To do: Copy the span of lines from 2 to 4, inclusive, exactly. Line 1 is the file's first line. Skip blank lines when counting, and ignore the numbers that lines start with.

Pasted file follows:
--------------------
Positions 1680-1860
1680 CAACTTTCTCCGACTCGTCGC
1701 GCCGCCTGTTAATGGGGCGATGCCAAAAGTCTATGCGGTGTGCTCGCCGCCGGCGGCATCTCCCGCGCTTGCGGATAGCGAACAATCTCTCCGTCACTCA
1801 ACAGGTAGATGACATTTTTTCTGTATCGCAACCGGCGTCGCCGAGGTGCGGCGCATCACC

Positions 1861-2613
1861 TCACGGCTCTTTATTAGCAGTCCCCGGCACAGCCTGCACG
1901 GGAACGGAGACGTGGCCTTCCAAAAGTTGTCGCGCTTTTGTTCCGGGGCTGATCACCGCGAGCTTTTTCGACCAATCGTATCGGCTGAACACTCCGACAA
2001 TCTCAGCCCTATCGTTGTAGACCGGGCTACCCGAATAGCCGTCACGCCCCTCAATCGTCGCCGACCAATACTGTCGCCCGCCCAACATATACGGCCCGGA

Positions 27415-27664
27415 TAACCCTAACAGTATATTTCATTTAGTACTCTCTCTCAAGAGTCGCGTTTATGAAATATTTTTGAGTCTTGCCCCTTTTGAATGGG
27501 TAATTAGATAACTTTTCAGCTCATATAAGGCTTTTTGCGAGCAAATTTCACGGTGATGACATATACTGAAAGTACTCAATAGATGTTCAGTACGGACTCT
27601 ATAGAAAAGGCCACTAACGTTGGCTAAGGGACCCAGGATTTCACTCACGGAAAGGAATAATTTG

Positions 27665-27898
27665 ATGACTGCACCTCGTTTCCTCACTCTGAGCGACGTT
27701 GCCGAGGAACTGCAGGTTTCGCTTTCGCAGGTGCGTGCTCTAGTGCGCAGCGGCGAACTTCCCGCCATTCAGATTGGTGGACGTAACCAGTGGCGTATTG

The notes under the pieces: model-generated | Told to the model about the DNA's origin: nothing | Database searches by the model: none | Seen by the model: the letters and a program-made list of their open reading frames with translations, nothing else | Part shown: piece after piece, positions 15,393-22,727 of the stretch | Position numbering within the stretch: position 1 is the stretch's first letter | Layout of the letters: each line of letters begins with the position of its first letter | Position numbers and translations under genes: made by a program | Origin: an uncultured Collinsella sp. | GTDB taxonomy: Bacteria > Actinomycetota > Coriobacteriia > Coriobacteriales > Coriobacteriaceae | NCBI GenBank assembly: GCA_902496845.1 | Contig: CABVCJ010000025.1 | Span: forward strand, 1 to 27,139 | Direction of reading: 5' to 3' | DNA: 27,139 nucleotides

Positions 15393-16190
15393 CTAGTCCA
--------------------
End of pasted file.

1680 CAACTTTCTCCGACTCGTCGC
1701 GCCGCCTGTTAATGGGGCGATGCCAAAAGTCTATGCGGTGTGCTCGCCGCCGGCGGCATCTCCCGCGCTTGCGGATAGCGAACAATCTCTCCGTCACTCA
1801 ACAGGTAGATGACATTTTTTCTGTATCGCAACCGGCGTCGCCGAGGTGCGGCGCATCACC